We are traveling on flat ground heading towards the San Jacinto river bottom. We somehow make it down the west side of river bottom and creep up the east side waving at the automobile traffic sitting at FM2100 waiting on us to clear the hill.
Next we are back up to 25mph or so and headed to Dayton Texas. The train order operator calls us on the engine radio and tells us that she has copied a new train order from the dispatcher. In those days we had train order operators at most sidings so that a train could receive authority from the train dispatcher to advance beyond the authority from a previously copied train order. The train order operator was essentially a stenographer and typed up several copies of the train order on thin sheets of multiple layered yellow paper in order for the engineer (who was on the locomotive) and the conductor ( who was on the caboose to receive exactly the same information that was copied by the train order operator. The engineer and head brakeman would review their copy and the conductor and the rear brakeman would review their copy. The engineer and conductor would converse on the radio and confirm that everybody was literally on the same page as far a where our main track authority ended.
The process for picking up the train order was the same on each end of the train. As we passed the Dayton Train Order Station, the engineer would lean out the window of the locomotive and stick his arm out far enough to catch the order from a pole that had a V shaped contraption that had a string on the V with the orders tied to a string. The were two round sticks on the back side of the V attached to pole. The front of the V was open so that when the engineer put his arm through the V he would snatch the string and orders leaving the remainder of the V attached to the train order pole. The conductor process was the same. What an antiquated way to advance a train from one point to the next. In this instance, the new train orders gave us authority to pass the east end of Devers Siding and proceed to Beaumont yard.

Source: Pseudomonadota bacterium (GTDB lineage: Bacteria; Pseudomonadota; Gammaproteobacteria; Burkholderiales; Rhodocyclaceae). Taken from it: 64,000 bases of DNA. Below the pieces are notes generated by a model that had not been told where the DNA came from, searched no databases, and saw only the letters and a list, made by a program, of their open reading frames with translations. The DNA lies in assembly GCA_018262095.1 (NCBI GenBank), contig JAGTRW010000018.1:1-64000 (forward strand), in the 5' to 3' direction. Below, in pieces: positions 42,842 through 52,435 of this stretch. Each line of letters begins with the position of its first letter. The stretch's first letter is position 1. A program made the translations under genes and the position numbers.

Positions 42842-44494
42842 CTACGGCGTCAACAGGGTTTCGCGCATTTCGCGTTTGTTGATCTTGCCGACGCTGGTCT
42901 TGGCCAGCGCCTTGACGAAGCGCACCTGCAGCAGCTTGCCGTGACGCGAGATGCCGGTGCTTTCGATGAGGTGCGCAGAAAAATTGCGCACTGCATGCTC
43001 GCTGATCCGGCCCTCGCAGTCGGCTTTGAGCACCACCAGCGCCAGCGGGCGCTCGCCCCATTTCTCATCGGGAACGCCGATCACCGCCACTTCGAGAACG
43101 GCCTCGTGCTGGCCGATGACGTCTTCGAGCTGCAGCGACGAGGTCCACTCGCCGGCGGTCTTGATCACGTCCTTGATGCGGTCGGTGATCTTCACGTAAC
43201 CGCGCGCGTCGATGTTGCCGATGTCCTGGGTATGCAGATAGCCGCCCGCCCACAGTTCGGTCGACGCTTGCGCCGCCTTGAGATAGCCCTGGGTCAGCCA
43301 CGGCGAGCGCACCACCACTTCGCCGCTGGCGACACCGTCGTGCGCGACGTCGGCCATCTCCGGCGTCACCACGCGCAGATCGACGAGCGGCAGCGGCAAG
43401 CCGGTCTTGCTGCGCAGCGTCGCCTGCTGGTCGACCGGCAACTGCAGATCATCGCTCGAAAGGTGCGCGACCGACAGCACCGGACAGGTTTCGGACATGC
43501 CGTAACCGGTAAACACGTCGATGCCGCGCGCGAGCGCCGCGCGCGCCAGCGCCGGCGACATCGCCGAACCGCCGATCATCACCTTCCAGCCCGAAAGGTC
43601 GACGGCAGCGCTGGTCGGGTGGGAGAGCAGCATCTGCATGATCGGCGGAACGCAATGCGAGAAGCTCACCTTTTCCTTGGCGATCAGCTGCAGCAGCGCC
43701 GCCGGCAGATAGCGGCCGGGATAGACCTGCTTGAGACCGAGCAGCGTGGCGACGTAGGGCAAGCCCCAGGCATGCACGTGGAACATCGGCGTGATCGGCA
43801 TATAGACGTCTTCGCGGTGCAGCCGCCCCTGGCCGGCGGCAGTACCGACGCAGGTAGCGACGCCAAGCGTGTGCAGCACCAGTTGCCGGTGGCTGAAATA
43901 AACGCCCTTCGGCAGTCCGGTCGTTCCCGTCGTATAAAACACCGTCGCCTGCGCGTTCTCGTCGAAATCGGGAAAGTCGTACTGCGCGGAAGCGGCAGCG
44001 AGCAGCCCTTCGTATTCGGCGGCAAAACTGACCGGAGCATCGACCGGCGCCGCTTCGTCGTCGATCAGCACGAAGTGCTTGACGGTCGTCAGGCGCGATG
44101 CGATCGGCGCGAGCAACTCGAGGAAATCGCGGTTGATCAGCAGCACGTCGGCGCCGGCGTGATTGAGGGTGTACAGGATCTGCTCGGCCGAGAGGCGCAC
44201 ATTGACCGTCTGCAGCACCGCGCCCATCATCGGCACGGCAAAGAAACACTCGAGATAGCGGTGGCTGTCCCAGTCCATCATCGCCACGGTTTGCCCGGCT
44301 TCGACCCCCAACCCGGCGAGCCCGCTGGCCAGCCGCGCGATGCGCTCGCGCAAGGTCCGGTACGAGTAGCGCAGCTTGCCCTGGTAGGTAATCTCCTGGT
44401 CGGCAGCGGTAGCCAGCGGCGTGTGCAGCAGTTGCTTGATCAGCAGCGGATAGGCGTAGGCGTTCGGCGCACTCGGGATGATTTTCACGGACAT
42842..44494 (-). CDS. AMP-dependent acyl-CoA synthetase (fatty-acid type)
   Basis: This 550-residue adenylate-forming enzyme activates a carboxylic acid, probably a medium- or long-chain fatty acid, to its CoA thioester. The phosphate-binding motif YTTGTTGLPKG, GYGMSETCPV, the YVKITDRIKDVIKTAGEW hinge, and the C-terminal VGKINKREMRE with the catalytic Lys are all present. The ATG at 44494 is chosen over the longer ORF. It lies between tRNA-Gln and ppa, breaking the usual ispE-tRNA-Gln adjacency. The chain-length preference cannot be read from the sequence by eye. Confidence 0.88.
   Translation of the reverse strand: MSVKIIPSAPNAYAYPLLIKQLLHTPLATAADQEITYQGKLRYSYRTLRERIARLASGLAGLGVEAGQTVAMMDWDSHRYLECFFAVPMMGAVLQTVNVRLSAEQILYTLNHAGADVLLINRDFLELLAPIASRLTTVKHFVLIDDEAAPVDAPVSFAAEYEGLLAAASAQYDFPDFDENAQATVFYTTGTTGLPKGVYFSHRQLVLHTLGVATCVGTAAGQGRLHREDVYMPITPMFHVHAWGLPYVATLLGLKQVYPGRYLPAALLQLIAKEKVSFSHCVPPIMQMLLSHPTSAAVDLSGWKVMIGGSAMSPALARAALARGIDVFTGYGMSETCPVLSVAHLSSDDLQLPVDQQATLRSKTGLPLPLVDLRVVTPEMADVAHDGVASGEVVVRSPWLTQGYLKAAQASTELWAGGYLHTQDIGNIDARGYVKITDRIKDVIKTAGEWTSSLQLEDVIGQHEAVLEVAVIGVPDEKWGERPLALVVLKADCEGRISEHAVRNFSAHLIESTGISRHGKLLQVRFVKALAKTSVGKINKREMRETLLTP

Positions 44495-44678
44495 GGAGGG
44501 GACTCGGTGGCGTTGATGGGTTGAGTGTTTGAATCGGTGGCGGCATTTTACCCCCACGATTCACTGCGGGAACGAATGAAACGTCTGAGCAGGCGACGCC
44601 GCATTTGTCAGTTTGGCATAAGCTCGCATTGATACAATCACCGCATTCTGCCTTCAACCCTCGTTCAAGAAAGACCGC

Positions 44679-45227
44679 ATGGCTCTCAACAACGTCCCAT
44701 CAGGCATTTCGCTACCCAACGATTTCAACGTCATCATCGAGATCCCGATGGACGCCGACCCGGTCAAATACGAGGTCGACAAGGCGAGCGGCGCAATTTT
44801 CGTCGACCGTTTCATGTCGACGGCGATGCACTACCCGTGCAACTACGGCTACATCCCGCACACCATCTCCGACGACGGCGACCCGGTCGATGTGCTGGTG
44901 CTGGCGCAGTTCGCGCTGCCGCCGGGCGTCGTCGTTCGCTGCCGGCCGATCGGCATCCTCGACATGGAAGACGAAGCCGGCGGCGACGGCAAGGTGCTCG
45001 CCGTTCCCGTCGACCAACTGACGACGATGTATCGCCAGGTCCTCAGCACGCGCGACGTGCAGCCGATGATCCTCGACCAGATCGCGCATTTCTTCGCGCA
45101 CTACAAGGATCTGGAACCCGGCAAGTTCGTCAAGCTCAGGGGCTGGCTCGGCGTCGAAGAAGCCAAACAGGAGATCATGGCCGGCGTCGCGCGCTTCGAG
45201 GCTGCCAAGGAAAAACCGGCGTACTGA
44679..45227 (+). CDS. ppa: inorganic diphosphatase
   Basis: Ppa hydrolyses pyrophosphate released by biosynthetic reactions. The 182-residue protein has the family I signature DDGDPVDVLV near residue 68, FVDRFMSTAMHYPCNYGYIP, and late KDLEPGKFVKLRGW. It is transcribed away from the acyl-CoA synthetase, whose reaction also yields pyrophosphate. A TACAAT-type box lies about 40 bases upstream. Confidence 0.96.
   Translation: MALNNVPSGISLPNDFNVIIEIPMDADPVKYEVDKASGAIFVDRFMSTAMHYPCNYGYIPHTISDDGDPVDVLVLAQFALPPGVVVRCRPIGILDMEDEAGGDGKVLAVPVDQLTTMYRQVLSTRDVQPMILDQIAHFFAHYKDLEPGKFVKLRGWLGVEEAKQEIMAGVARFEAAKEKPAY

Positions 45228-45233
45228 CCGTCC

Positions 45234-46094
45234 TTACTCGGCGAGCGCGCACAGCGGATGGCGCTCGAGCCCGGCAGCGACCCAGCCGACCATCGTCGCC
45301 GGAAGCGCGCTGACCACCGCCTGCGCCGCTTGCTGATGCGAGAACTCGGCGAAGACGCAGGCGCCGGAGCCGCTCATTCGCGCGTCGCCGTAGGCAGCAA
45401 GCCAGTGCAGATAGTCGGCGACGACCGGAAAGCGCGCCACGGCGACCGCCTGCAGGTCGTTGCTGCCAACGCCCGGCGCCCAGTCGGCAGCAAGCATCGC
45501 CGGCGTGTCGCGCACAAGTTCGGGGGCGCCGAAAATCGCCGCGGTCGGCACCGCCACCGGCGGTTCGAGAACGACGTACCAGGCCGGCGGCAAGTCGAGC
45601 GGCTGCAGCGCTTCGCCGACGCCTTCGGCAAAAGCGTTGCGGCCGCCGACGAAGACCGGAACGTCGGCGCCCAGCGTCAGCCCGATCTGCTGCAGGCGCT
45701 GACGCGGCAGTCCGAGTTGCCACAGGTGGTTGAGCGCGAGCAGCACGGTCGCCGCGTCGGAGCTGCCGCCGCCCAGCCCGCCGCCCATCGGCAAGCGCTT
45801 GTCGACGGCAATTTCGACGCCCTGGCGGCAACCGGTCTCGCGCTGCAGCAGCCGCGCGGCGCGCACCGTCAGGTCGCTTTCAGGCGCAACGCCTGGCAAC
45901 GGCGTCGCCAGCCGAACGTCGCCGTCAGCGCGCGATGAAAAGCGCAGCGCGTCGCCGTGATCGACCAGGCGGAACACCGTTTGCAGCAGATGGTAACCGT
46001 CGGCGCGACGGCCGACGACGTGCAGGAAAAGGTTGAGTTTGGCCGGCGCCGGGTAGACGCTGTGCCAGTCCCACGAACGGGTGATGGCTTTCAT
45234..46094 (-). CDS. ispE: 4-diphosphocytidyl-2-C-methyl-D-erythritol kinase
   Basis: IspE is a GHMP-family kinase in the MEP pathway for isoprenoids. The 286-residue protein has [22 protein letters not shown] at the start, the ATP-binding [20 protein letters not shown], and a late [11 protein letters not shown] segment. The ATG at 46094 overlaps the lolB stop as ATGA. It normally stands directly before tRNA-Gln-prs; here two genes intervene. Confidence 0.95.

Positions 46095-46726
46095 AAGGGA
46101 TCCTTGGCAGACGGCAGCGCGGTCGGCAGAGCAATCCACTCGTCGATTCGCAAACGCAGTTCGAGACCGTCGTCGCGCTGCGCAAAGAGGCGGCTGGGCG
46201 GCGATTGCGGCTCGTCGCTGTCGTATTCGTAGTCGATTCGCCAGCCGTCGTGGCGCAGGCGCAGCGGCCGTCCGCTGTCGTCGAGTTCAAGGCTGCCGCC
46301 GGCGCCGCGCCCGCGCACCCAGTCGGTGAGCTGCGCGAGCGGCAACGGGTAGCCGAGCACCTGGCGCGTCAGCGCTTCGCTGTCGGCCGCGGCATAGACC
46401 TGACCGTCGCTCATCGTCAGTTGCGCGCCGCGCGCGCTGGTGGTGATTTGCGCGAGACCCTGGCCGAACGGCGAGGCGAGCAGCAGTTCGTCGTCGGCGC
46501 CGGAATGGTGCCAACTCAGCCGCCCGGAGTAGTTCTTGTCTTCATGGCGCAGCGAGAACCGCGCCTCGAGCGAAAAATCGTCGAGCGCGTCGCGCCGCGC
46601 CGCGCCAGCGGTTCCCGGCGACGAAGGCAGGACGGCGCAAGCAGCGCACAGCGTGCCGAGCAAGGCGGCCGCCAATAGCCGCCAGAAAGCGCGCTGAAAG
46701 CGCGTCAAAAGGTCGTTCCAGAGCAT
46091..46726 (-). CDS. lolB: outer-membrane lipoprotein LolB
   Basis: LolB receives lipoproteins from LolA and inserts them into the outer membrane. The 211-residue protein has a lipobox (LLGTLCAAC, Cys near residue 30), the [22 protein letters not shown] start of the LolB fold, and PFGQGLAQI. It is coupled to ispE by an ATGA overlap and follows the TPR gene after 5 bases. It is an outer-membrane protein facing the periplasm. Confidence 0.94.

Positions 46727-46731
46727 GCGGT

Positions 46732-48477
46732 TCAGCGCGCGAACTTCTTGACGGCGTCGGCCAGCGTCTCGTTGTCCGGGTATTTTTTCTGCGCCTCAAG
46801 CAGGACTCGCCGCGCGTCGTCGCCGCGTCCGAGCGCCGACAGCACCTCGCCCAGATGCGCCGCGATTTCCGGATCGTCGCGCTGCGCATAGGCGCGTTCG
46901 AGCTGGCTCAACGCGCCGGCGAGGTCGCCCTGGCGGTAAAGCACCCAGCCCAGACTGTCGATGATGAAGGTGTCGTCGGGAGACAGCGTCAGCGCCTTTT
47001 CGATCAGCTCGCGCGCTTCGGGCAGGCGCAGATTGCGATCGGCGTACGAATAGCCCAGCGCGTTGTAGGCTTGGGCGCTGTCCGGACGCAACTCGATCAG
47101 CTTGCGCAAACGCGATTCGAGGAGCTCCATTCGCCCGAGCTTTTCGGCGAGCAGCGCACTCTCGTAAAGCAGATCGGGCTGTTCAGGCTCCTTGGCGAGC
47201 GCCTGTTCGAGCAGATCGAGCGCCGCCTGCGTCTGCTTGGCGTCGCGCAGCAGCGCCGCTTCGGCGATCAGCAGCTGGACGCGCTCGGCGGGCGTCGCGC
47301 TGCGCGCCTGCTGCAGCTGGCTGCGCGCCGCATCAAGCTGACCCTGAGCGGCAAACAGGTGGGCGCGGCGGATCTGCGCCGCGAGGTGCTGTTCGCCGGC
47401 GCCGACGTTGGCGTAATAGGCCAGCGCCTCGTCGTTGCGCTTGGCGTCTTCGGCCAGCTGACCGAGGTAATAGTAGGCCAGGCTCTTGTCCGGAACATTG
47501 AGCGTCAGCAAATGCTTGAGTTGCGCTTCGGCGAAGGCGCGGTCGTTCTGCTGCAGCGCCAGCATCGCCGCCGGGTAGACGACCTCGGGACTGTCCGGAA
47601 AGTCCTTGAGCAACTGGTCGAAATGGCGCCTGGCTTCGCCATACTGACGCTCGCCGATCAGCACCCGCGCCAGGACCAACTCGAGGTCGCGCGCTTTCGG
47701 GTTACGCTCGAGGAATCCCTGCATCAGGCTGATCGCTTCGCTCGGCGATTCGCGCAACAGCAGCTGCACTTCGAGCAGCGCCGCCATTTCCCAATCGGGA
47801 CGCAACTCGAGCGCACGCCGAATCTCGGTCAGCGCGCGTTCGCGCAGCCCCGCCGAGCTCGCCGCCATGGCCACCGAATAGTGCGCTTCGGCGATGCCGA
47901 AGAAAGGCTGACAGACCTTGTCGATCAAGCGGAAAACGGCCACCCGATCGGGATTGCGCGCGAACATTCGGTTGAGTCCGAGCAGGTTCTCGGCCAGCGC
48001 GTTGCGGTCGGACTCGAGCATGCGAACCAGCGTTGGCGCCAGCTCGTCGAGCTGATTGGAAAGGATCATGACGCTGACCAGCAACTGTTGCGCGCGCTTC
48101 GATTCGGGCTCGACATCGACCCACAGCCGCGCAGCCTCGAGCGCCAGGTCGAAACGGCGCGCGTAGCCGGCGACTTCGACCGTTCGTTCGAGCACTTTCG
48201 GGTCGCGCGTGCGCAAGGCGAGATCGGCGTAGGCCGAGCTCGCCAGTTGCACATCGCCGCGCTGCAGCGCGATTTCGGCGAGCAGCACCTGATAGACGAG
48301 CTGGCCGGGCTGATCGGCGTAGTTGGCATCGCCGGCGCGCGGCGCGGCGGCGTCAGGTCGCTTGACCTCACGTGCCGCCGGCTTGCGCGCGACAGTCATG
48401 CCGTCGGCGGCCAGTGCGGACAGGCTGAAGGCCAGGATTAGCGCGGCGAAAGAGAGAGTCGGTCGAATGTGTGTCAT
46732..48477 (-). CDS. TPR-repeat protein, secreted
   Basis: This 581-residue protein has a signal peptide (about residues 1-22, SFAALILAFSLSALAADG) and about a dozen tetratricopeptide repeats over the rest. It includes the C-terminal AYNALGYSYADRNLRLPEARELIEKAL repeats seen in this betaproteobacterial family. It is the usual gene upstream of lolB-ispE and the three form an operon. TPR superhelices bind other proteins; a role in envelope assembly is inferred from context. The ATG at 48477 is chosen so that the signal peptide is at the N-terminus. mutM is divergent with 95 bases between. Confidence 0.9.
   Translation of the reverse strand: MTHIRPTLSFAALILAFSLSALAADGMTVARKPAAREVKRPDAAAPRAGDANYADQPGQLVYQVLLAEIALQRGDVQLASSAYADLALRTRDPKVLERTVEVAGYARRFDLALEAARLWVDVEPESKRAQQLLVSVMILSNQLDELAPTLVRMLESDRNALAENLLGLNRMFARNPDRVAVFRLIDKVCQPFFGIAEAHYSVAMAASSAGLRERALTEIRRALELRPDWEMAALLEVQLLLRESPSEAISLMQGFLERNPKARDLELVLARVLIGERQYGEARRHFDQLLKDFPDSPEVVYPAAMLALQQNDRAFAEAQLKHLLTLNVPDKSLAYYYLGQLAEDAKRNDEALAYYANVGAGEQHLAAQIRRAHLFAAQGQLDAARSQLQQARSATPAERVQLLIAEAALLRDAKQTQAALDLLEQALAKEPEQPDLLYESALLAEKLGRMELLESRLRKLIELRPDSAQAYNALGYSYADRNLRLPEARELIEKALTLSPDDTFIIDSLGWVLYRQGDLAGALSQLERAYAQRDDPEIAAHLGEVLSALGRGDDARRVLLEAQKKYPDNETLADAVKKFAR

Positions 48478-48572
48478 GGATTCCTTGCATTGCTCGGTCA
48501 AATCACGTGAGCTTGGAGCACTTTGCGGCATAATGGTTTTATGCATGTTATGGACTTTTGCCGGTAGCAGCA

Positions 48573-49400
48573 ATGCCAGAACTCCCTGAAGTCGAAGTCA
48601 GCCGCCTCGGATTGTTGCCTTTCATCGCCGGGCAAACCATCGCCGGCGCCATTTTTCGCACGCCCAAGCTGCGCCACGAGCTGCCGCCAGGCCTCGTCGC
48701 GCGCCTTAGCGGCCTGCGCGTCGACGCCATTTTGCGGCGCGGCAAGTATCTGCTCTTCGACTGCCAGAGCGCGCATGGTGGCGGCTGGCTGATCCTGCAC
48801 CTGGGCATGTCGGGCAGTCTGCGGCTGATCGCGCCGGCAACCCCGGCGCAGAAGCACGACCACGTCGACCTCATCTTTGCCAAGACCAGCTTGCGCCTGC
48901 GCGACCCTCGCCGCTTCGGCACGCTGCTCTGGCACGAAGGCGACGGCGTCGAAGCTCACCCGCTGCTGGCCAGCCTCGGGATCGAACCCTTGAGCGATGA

Now we start down Dayton Hill towards the liberty river bottom. It will be a hard pull up Ames Hill on the other side of the river bottom. As we head up the Ames Hill we start to decelerate rapidly, hoping that we make the hill. Just as we are beginning to give up on the idea of pulling the hill we feel the rear half of our train slack run in and it helps to push us up and over the hill. As the slack runs in the engineer moves his speed selector to throttle 8 and the Locomotives are Bawling Jack! (they are screaming as the engineer gets every ounce of power he can muster)!